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Sculpture created from textiles, embroidery and real flowers to represent brain circuits involved in appetite and food intake

08 May 2023

Making Connections

Celebrated by an exhibition at its new building in White City, London in January, the MRC LMS launched a book and website with over 100 interpretations of the phrase ‘A Picture of Health’ gathered from a broad cross-section of society.

As their Picture of Health, research scientist Jane Goodall, neuroscientist Giles Yeo and storyteller Clare Goodall created a textile sculpture representing brain circuits involved in appetite and food intake. Read why:

"A healthy neuronal circuitry between the different control centres of the brain involved in appetite and food intake is important to maintain a healthy body weight. Broadly, three control regions – the fuel sensor, formed of the paraventricular (PVN) and arcuate (ARC) nuclei in the hypothalamus; the hindbrain’s visceral centre, which signals fullness and illness; and the reward centre, which makes eating feel nice. In this sculpture, the coloured lattice represents the overlapping layers of neuronal projections to these centres that occur in our brain. Red threads represent neurons that stop eating, green those increasing food intake and yellow threads represent neurons projecting from the hindbrain to the reward centre signalling a spectrum from pleasant to unpleasant. Purple threads represent neurons from the reward centre to the rest of the brain.The sculpture was made using a process that reflects a scientific technique called CLARITY which ‘clears’ tissue of lipids, leaving a 3D lattice which you can image using a high-powered microscope."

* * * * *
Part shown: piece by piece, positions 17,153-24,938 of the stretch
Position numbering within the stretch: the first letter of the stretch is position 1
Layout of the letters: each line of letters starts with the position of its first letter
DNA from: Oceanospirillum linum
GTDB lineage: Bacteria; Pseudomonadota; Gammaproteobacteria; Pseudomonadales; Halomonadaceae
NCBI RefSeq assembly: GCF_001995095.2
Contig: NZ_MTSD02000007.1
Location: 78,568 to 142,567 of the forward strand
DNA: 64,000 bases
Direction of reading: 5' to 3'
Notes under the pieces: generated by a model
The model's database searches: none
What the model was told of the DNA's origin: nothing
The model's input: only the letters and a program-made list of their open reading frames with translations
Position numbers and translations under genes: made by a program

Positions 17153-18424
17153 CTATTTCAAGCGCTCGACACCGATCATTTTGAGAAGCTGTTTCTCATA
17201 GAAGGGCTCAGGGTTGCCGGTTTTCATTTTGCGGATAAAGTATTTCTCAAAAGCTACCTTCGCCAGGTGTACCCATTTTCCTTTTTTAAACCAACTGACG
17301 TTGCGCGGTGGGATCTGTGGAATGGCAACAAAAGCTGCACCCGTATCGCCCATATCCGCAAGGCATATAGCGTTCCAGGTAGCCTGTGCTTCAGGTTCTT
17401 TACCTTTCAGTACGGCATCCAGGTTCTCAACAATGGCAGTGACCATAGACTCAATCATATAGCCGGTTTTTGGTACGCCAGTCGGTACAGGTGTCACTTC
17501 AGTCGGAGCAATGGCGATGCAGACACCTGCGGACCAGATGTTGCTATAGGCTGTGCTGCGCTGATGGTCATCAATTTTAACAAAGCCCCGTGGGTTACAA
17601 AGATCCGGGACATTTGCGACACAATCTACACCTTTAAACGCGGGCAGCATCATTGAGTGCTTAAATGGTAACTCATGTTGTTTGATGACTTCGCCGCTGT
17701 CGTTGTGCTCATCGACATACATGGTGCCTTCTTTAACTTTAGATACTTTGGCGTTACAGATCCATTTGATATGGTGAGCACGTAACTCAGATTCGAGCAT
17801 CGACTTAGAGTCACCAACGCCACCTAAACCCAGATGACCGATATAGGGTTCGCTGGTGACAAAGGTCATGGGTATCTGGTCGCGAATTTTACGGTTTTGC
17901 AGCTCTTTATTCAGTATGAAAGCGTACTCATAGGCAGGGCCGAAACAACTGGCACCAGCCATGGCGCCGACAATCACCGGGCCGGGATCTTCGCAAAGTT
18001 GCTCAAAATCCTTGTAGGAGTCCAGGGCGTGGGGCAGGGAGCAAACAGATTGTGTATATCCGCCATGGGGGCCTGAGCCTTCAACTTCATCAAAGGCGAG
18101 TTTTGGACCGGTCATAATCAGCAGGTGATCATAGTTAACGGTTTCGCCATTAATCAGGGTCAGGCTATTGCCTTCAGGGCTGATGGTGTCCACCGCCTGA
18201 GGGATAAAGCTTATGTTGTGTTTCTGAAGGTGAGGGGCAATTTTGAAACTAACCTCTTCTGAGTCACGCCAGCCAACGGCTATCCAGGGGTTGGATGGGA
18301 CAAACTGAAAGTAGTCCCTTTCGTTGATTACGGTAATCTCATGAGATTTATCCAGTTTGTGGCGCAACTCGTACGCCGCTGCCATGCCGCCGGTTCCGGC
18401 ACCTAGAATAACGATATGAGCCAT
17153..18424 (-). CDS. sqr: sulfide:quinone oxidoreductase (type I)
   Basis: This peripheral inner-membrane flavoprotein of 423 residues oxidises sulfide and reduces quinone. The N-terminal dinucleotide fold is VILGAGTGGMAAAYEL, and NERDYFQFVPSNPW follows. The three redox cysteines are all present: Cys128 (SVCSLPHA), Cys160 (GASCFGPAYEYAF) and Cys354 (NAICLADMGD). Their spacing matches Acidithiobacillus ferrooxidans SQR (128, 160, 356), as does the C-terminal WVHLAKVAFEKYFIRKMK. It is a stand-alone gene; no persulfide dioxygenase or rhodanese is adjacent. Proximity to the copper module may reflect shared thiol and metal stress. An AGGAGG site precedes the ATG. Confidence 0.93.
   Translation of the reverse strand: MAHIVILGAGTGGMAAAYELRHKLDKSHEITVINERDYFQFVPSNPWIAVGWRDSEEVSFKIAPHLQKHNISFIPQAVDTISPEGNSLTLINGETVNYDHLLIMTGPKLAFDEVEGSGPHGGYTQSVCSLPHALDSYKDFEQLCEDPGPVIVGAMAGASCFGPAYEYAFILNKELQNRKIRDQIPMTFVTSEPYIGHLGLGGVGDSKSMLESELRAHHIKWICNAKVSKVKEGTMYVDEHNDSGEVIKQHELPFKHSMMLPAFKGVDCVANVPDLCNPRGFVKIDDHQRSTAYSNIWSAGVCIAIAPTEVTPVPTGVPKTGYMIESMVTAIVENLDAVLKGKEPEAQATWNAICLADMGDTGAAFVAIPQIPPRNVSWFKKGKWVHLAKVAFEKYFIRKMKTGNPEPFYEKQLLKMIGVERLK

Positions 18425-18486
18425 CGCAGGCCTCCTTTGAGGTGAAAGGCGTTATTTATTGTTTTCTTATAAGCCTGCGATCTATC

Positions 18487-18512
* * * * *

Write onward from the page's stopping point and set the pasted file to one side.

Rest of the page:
Read more in the Evolving Visions of Health collection drawn from the project by Anthony Lewis

Written by Lindsey Goff

  • Clip from a video by Jane Goodall, Giles Yeo and Clare Goodall
  • Video copyright held by Jane Goodall, Giles Yeo and Clare Goodall

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BPoD stands for Biomedical Picture of the Day. Managed by the MRC Laboratory of Medical Sciences until Jul 2023, it is now run independently by a dedicated team of scientists and writers. The website aims to engage everyone, young and old, in the wonders of biology, and its influence on medicine. The ever-growing archive of more than 4000 research images documents over a decade of progress. Explore the collection and see what you discover. Images are kindly provided for inclusion on this website through the generosity of scientists across the globe.

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